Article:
PATHWAYS
An affirming newsletter for the gender variant community
In This Issue
Youth Events
Community Events
Practice Updates
What LGBT Youth Need From You
In The News/On The Web
Job/Income Resources
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Youth Events


Rainbow  Youth Night at the Center OC
The Center OC is a Lesbian, Gay, Bisexual, and Transgender community center in Orange County.  They offer a Rainbow Youth Night open to all youth ages 14-22 on Wednesday nights from 7-8:30pm.  

 
 redwoods
CAMP LAVENDER: LGBT SUMMER CAMP IN THE SIERRA NEVADA'S SUMMER 2009
Camp Lavender Hill offers a week-long summer camp for children, ages 9-14, of Lesbian, Gay, Bi-sexual, and Transgender families. Their goal is to create a safe and supportive environment for children of alternative families.  Children, adolescents and young people of all ages have a strong need for acceptance, validation and a sense of belonging. By providing these children with an alternative to traditional summer camp, Camp Lavender Hill offers them the opportunity to enhance self-esteem in a place where differences and diversity are celebrated.

The founders of CLH also found that camp has served another very important need.  The counselors themselves are either LGBT or were raised in an LGBT family, and camp has provided an opportunity for them to work with kids in a safe and open environment.  It is a place to contribute and share without having to hide. The counselors have found the experience to be invaluable.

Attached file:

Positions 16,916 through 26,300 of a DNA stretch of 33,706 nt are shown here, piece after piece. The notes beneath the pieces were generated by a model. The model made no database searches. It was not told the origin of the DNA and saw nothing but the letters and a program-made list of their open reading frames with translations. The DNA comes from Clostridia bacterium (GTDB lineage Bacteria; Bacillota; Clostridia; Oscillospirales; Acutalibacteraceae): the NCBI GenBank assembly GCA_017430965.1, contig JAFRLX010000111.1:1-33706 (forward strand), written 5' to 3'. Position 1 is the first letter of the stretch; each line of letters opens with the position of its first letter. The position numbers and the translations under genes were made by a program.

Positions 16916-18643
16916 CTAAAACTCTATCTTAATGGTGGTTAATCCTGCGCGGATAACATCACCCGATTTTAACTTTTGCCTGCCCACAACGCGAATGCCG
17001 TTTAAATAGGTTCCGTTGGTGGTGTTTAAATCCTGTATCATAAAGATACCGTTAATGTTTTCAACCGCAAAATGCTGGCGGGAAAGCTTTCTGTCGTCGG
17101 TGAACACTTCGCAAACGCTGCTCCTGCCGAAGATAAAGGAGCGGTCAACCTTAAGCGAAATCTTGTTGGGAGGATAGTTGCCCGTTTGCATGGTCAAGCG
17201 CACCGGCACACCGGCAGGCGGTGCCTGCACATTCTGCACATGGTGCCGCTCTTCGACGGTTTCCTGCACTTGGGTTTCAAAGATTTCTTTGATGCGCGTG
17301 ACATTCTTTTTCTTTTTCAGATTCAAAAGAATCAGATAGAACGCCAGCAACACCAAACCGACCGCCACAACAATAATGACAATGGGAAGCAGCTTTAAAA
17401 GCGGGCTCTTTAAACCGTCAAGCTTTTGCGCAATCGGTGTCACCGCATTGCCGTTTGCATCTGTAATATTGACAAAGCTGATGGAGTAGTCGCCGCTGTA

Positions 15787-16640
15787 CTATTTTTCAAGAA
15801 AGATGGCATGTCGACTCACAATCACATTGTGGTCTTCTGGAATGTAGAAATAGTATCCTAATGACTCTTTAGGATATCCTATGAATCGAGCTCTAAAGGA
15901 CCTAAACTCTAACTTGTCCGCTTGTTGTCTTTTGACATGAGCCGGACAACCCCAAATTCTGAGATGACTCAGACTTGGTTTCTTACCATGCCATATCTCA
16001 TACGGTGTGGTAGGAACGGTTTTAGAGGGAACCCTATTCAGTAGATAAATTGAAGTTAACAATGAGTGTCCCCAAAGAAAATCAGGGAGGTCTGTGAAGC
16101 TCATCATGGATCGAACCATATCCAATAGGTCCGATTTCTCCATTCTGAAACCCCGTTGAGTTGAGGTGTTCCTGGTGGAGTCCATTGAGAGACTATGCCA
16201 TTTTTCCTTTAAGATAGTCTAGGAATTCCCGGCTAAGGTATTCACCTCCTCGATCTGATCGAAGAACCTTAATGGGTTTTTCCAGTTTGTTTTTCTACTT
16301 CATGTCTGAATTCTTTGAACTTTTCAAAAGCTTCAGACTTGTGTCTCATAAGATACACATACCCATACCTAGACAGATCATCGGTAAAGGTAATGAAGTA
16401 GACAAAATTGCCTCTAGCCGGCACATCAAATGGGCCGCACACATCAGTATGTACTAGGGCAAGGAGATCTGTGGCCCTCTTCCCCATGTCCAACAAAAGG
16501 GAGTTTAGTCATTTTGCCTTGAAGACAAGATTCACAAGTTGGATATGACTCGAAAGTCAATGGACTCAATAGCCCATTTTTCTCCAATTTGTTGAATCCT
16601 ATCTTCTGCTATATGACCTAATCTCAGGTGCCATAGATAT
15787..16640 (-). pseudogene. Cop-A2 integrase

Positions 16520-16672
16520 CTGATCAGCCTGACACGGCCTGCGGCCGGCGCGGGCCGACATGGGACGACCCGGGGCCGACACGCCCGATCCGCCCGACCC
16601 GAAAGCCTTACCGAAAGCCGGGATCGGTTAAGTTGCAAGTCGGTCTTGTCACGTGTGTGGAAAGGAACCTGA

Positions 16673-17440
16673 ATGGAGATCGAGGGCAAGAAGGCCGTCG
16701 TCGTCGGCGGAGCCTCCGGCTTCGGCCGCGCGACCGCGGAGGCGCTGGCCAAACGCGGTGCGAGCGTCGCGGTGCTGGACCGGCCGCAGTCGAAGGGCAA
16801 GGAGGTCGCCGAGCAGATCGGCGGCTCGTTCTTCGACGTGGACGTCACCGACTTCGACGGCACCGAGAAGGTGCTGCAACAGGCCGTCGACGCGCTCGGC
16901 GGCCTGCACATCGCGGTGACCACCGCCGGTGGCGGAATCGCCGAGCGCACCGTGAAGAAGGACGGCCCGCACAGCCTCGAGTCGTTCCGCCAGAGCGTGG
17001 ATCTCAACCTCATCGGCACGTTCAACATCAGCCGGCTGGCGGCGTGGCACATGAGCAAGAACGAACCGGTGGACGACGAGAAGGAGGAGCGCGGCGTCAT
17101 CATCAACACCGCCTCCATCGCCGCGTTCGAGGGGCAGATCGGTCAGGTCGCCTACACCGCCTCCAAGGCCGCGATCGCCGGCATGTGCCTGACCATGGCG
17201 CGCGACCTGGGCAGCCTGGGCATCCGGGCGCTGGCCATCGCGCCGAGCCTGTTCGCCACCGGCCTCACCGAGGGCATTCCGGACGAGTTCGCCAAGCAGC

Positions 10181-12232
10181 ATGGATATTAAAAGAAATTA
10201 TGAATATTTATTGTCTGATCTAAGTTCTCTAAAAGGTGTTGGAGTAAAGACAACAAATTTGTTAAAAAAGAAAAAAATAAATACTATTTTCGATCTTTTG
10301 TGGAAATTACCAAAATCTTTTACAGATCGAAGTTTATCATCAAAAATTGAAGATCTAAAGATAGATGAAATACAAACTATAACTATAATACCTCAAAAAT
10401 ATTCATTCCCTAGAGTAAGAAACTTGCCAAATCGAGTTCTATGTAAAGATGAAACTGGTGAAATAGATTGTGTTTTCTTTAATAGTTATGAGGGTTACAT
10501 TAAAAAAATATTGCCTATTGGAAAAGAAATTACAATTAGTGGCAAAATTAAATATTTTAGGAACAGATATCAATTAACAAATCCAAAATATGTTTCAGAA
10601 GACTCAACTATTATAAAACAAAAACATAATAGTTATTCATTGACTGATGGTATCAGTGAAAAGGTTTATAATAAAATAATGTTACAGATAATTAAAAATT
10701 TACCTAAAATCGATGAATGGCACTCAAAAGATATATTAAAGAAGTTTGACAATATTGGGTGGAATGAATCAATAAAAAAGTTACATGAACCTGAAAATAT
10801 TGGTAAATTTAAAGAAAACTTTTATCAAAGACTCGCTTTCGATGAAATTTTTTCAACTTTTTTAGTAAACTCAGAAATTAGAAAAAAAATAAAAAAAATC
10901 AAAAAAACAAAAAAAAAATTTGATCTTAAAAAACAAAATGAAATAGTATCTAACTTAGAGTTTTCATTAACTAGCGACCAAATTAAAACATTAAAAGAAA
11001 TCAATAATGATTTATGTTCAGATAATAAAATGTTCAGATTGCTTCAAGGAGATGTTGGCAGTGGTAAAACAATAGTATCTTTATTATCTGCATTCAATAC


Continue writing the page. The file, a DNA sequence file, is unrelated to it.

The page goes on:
Community Events & Resources

TG kids
"This American Life" radio broadcast - Gender Spectrum Family Conference
 
"Of all the 6 and a half billion people in the world, what are the odds that any two people are a real match? ....two kids who travel halfway around the country to find each other and become best friends.
 
NPR journalist, Mary Beth Kirchener traveled to Seattle last summer to attend the Gender Spectrum Family Conference.  Her interview featured two transgender children and their families.  Listen here:(Somewhere Out There, Act II)
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National Center for  Transgender Equality (NCTE) announces a new Passport Resource for Trans Folk .  NCTE continues to work with the federal government to remedy policies that fail to reflect the needs and experiences of trans people.  In the meantime this resource will help people dealing with passports today.
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get busy get equal

 Get Busy, Get Equal
The ACLU has a webpage dedicated to Transgender and Trans-inclusive Organizations.  Check it out here 

 
 butterfly
 
AA Meeting for Trans Community
 Alcoholics Anonymous meeting for Transgender, Transsexual and Gender Questioning Alcoholics and Drug Addicts.  Not open to friends, family, admirers or cross dressers.
 
When:  1st and 3rd Saturday of the month
Time:  3:30-4:45 pm
Where:  The Village at Ed Gould Plaza (Rm 134)
1125 N. McCadden Place
Los Angeles, CA 90038
For more info: trans.aa.la@gmail.com
Practice Updates